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The Ohio State men’s basketball team continues to pile up commitments in the 2018 recruiting class, receiving the commitment of four-star guard Luther Muhammad Friday. The Jersey City, New Jersey, native is the third recruit in the class to announce his intentions to join the Buckeyes in 2018, joining four-star forward Jaedon LeDee and three-star guard Duane Washington Jr.The Wait Is Over. @The_Unguarded pic.twitter.com/4w9SEJIc0x— GoBuckLu (@LutherMuhammad) September 23, 2017Listed at 6-foot-4 and 185 pounds, Muhammad is regarded as the 71st-best prospect in the nation, 14th-best point guard and fifth-best in the state of New Jersey, according to 247Sports Composite rankings.The product of Hudson Catholic High School had also reportedly received offers from Virginia, West Virginia, Notre Dame and others. Ohio State would have had a class of seven prospects, but guards Dane Goodwin and Torrence Watson and small forwards Darius Bazely and Justin Ahrens all decommited from the Buckeyes, earlier this year. read more

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Dave King says court battle costs him more

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first_imgAs the court battle between Rangers chairman Dave King says and Takeover Panel continues, King says the court battle costs him even more financial expenses stating that the extra financial burden is unwanted.However, he added that “those that wished our club to fail have failed themselves and we will continue to progress despite inevitable setbacks that will come our way from time to time.”“Litigation with the TP is another unwanted personal and financial cost to me of my initial decision to get involved with the club again to assist in rescuing it from certain demise under the previous board,” said, as quoted in Scotsman.“Since then, I have devoted far more time to Rangers than to my other business interests. This was necessary because those who benefited from the previous regime adopted every legal strategy to avoid losing the vice-like grip they had on our club.Rangers is still behind Celtic: John Hartson Manuel R. Medina – September 3, 2019 According to the former Celtic player, there’s still a massive gap between his ex-club and Rangers in the Scottish Premier League.“Supporters will remember that I faced another contempt of court application when Mike Ashley tried to put me in jail for standing up to Sports Direct. That is what we are up against.“My fellow directors and I have all had to endure personal attacks and we all spend far more time dealing with Rangers interests than any of us truly expected.“But we did it willingly and continue to do so for no financial gain. Those that wished our club to fail have failed themselves and we will continue to progress despite inevitable setbacks that will come our way from time to time.”last_img read more

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Sidney Stuart beloved balladeer gone family and friend

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first_img Related Items:died, kew town, sidney stuart Recommended for you Nancy Reagan gone but touched the Caribbean Facebook Twitter Google+LinkedInPinterestWhatsAppProvidenciales, 14 Jul 2015 – Another beloved Turks and Caicos Islander thrusts residents into a state of new mourning when this afternoon news spread on the death of Sidney Stuart, a taxi driver and who became well known for as a riveting balladeer who could cause tears to flow no matter the occasion. To many, he was simply ‘Heads,’ a bubbly, jovial taxi driver and former driver for the former Premier Michael Misick.Scores gathered at the morgue in Provo upon hearing of Sidney’s passing; proof that he had become as beloved in Provo as he was in his other home, The Bahamas. Already his Facebook page is filling up with tributes. Stuart was a member of the Abundant Life Ministries International.When Magnetic Media reached out to his family in Grand Bahama moments ago, we learned they are in a terrible state of shock as relatives not only have to come to grips with such the sudden and tremendous loss but to do so on the exact day his father, the late Edwin Stuart died, 12 years ago.Sidney Stuart’s death is believed to be of natural causes. Reports are he was complaining of chest pains. That he missed a pick-up this morning of some guests. That he missed a lot of calls today. All uncharacteristic and it led to friends going in search of him… they found him, reportedly at his home in Kew Town, Providenciales unresponsive; he was pronounced dead on the scene by the emergency team which was called.Sidney Kevin Stuart hails originally from Holmes Rock, Grand Bahama and is the sixth of eight siblings. Three young children he has; two daughters and a son.While Sidney’s father is from The Bahamas; his mother is from the Turks and Caicos Islands. Stuart, who had been living in the Turks and Caicos for some 12 to 13 years now, was just 45 years old. Facebook Twitter Google+LinkedInPinterestWhatsApp Murdered father of two, shot in the head Woman shot, vehicle shot up in Kew Town ambush this morninglast_img read more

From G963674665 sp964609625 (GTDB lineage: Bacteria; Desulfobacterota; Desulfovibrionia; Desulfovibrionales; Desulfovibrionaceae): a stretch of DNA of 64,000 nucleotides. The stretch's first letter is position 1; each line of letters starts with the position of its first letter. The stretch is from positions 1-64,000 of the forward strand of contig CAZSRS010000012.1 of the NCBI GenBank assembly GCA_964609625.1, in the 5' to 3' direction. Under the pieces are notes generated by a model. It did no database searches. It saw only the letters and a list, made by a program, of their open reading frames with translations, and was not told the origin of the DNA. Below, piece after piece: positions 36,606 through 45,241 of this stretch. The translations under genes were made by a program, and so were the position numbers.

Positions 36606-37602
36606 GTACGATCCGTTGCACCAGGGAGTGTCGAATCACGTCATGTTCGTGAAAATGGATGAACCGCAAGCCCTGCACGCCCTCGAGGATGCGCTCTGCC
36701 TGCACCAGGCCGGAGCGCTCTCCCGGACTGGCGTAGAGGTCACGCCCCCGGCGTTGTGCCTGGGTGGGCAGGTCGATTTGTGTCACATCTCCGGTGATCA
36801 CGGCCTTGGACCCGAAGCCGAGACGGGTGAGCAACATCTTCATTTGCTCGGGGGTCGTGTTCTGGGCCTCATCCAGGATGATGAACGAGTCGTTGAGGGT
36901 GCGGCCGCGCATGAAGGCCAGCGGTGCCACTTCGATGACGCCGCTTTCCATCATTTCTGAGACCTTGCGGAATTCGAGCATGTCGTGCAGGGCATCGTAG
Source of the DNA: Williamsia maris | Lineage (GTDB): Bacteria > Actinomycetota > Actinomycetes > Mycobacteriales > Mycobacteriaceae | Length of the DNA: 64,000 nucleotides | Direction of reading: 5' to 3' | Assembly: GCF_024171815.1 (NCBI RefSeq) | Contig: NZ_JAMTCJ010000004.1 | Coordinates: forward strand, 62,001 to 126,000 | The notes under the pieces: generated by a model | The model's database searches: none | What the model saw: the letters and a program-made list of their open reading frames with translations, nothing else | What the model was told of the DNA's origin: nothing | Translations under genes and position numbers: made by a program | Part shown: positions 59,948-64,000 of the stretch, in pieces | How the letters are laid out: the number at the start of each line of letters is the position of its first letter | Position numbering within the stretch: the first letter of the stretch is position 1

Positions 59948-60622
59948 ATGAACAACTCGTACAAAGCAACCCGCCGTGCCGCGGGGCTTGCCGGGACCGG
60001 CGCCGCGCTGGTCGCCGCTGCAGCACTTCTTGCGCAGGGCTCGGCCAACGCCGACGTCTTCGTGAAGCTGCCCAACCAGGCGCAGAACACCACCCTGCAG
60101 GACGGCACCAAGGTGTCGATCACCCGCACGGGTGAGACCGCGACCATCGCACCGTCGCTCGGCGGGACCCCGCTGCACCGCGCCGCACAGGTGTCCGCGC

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Sharknado is coming to an end Last panel is at ComicCon Friday